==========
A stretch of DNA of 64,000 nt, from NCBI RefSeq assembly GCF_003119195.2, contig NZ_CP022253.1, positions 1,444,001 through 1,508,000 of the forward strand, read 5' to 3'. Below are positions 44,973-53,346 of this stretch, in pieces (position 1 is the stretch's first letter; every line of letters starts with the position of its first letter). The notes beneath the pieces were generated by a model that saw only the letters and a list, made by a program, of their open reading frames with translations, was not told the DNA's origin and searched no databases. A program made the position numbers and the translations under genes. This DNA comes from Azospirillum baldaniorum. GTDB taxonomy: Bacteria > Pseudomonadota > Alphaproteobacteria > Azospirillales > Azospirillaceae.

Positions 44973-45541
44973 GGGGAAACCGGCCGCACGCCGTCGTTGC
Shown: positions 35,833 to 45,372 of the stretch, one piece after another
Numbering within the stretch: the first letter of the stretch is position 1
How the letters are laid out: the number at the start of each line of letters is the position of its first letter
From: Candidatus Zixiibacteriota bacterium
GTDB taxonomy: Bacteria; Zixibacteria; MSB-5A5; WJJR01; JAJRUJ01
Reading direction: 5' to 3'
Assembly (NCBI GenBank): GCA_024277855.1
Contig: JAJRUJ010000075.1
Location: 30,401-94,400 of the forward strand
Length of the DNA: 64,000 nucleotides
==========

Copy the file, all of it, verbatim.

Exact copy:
A stretch of DNA of 64,000 nt, from NCBI RefSeq assembly GCF_003119195.2, contig NZ_CP022253.1, positions 1,444,001 through 1,508,000 of the forward strand, read 5' to 3'. Below are positions 44,973-53,346 of this stretch, in pieces (position 1 is the stretch's first letter; every line of letters starts with the position of its first letter). The notes beneath the pieces were generated by a model that saw only the letters and a list, made by a program, of their open reading frames with translations, was not told the DNA's origin and searched no databases. A program made the position numbers and the translations under genes. This DNA comes from Azospirillum baldaniorum. GTDB taxonomy: Bacteria > Pseudomonadota > Alphaproteobacteria > Azospirillales > Azospirillaceae.

Positions 44973-45541
44973 GGGGAAACCGGCCGCACGCCGTCGTTGC
Shown: positions 35,833 to 45,372 of the stretch, one piece after another
Numbering within the stretch: the first letter of the stretch is position 1
How the letters are laid out: the number at the start of each line of letters is the position of its first letter
From: Candidatus Zixiibacteriota bacterium
GTDB taxonomy: Bacteria; Zixibacteria; MSB-5A5; WJJR01; JAJRUJ01
Reading direction: 5' to 3'
Assembly (NCBI GenBank): GCA_024277855.1
Contig: JAJRUJ010000075.1
Location: 30,401-94,400 of the forward strand
Length of the DNA: 64,000 nucleotides